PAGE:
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Concrete paving, Colorado style

Concrete paving, Colorado style

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    State Highway 66 runs through the foothills of the Colorado Rockies between Lyons and Longmont. CDOT repaired 27 lane-miles (244,000 square yards) of the roadway with 6-inch thin whitetopping in 2009. After two years in service, the pavement shows no signs of distress. Photo: Bill Palmer

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  • SIX-INCH THIN WHITETOPPING VS. FOUR-INCH HOT-MIX ASPHALT OVERLAYS: A COST ANALYSIS

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    CDOT has developed a cost comparison model, based on material costs for a sample project: a 1-mile road, 44-feet wide (a 12-foot lane and 10-foot shoulder in each direction), with a total area of 25,800 square yards. Based on initial construction costs, asphalt is $95,000 less expensive. Based on material costs over a 40-year period, thin whitetopping saves $160,000.

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    Thin whitetopping requires closely-spaced construction joints — a deterrent to some municipalities that favor quicker repair techniques. This 6-inch thin whitetopping project has longitudinal and transverse joints every 9 feet. Photo: Bill Palmer

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    In 1999, CDOT placed a 5-inch thin whitetopping overlay on Parker Road, a high-volume urban corridor on the southeast side of Denver. The $2.9 million project covers 12.5 lane-miles; in 12 years, repairs have been limited to minor transverse cracks. Photo: CDOT

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    In urban areas, curbs and gutters pose a challenge to thin whitetopping design. CDOT has two approaches: covering the curb face with an angled, mountable profile (Figure 1); or removing the curb face (Figure 2) to reduce the vertical profile by 4 inches before placing the overlay. Courtesy of CDOT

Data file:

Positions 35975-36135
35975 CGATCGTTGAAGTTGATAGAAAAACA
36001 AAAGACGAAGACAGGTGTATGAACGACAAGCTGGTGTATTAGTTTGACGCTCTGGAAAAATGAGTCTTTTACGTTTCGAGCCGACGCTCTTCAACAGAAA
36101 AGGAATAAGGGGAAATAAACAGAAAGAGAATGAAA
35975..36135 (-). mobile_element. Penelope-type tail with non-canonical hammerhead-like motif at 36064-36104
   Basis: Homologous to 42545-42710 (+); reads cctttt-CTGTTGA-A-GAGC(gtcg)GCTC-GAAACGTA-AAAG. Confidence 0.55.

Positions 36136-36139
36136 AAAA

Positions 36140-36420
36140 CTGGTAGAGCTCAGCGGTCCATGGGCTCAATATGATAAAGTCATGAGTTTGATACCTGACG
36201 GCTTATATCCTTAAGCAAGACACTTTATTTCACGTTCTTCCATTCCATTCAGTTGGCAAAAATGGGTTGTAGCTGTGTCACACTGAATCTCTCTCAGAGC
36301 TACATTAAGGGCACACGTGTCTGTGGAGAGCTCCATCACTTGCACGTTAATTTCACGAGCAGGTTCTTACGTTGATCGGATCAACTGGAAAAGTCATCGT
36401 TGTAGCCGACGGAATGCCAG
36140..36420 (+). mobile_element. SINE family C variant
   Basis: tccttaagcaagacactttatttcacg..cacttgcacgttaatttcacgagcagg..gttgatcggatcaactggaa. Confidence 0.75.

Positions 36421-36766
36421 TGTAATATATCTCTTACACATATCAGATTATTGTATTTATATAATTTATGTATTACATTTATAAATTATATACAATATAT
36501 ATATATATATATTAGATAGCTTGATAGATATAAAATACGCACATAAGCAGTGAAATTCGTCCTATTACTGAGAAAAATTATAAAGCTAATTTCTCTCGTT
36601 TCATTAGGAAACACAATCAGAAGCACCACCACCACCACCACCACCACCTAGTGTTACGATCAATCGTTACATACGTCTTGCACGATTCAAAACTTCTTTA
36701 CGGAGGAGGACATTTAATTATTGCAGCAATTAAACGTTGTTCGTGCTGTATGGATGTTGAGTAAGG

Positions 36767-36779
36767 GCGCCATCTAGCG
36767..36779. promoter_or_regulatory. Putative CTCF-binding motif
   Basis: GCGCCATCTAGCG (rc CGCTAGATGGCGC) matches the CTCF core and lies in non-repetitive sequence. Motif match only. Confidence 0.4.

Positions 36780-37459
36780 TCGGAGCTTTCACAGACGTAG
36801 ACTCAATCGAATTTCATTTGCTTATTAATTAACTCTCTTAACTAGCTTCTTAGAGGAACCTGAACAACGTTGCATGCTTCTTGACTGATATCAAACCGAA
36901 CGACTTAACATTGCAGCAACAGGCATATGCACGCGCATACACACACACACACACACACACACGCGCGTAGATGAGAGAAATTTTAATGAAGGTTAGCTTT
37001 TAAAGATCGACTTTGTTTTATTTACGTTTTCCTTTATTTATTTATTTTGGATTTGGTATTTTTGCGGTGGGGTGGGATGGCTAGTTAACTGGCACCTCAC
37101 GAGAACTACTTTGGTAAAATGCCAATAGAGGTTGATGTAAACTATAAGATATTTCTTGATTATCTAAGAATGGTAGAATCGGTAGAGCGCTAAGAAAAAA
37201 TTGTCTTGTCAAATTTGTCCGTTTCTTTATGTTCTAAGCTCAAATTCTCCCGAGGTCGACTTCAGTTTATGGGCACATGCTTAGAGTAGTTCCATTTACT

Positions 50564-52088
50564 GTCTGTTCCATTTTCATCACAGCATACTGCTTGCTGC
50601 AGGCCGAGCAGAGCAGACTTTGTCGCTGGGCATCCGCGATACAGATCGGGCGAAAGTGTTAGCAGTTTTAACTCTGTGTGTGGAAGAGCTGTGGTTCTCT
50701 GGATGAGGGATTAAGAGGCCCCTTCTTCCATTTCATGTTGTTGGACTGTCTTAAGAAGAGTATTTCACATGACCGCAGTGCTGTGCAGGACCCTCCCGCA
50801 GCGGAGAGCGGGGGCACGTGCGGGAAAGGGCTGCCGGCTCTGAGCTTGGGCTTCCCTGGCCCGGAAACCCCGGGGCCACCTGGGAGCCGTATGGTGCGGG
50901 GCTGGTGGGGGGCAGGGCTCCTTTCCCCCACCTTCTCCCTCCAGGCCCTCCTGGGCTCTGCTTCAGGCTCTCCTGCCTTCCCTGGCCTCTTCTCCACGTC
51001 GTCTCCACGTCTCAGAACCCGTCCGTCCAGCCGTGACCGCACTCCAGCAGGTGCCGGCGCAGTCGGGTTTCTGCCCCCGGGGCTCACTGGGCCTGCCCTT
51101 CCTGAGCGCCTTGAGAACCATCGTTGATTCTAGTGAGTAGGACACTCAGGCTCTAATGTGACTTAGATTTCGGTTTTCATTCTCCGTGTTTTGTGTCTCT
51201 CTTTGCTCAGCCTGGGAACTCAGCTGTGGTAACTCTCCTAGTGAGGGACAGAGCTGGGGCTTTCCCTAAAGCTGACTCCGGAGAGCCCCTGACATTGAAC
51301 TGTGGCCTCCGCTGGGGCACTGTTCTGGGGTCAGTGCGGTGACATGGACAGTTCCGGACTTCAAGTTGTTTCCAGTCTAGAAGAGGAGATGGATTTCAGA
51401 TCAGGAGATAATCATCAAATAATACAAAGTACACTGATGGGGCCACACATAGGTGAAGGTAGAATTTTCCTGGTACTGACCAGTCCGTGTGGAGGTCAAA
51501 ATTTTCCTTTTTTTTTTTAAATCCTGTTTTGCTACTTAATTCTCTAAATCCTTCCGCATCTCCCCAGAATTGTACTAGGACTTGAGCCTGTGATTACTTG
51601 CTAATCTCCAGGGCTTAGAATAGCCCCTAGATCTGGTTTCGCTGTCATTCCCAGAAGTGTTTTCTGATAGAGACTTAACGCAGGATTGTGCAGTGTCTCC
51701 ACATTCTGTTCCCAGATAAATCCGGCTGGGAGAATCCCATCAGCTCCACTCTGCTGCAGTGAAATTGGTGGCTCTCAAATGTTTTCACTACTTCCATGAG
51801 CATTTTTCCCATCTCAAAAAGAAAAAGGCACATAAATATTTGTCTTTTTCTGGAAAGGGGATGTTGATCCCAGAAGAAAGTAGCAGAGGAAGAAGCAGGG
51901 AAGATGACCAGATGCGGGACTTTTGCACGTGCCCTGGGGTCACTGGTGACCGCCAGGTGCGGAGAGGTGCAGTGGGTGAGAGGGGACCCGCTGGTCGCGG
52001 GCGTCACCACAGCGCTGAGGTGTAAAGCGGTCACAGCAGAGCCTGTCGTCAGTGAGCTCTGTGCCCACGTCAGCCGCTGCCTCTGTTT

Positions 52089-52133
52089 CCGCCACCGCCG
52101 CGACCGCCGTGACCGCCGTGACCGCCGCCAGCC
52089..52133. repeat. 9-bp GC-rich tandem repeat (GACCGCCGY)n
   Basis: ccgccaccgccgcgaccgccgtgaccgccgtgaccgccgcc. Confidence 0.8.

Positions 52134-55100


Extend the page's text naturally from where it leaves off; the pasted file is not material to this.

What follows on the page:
Utility maintenance. Because concrete overlays typically aren't replaced for more than a decade, CDOT coordinates with appropriate agencies to schedule utility maintenance before thin whitetopping is placed. If emergency repairs must be made, the department advises local crews on how to remove and replace pavement sections — a more involved process than patching asphalt. “Crews are getting used to cutting out sections when full-depth repair is necessary,” says Goldbaum. In the Denver area, local agencies specify a flowable or flash fill material prior to replacing the concrete pavement to avoid settlement or material incompatibilities.

Local materials. A word of caution: know your aggregates. In areas where aggregates are highly expansive, thin whitetopping overlays may require pressure relief joints similar to those used on bridges. After several days of high temperatures, the concrete can expand too much. “It can blow up on you — just pop up at a random joint. We've seen it a couple of times,” says Goldbaum. Although there's no way to entirely predict or prevent the problem, it can be mitigated with a pressure relief joint.

Education. Working with thin white-topping requires a paradigm shift for maintenance crews who have placed and patched only asphalt. The American Concrete Pavement Association (ACPA) conducts classes for state agencies to help bridge the gap to concrete. Goldbaum also recommends the association's Concrete Pavement Restoration reference binder as a resource.

Is thin whitetopping right for you?

Goldbaum offers a list of parameters that can help determine if thin whitetopping is the right solution for a project:

  • Evaluate the existing pavement — if there is not enough hot-mix asphalt base leftover after grinding, full-depth replacement may be needed.
  • Evaluate the subgrade soil — is the subgrade stable, or does it require reconditioning before an overlay is added?
  • Estimate future traffic loads —in areas with heavy truck traffic, a conventional whitetopping or full-depth replacement may last longer.
  • Existing curb and gutter — whitetopping is easier in rural areas, or on highways with shoulders instead of curbs and gutters that require an overlay.
  • Overhead clearance — pay attention to overpasses, light poles, power lines, or anything that could be an issue with vertical clearance for paving equipment (For CDOT, the minimum is 16 feet).
  • Constructability issues — can you shut down the lane and reroute traffic without excessive impact to the traveling public?
  • The ACPA provides an online Bonded Concrete Overlay on Asphalt Thickness Designer that calculates the amount of concrete needed, based on specific project parameters.


WEB EXTRA

American Concrete Pavement Association (ACPA) Tech Summary: Design of Concrete Overlays Using Existing Methodologies (PDF)

Use ACPA's online Bonded Concrete Overlay on Asphalt Thickness Designer to calculate the amount of concrete needed for a specific project.

Sample joint detail for a 4-inch thin whitetopping project (Courtesy of American Concrete Pavement Association)

List of Colorado whitetopping projects since 1990 (Courtesy of Colorado Department of Transportation)

  • Related articles:
  • Avoid full reconstruction with ultra-thin whitetopping (Public Works, April 2011)
    Mill-and-overlay alternative adds a decade of service life to industrial park streets and saves a Chicago suburb almost $11 million.
  • Trial run (Public Works, October 2006)
    Inquiring minds want to know: asphalt or concrete? The Colorado DOT is finding some answers to that question via a 15-year test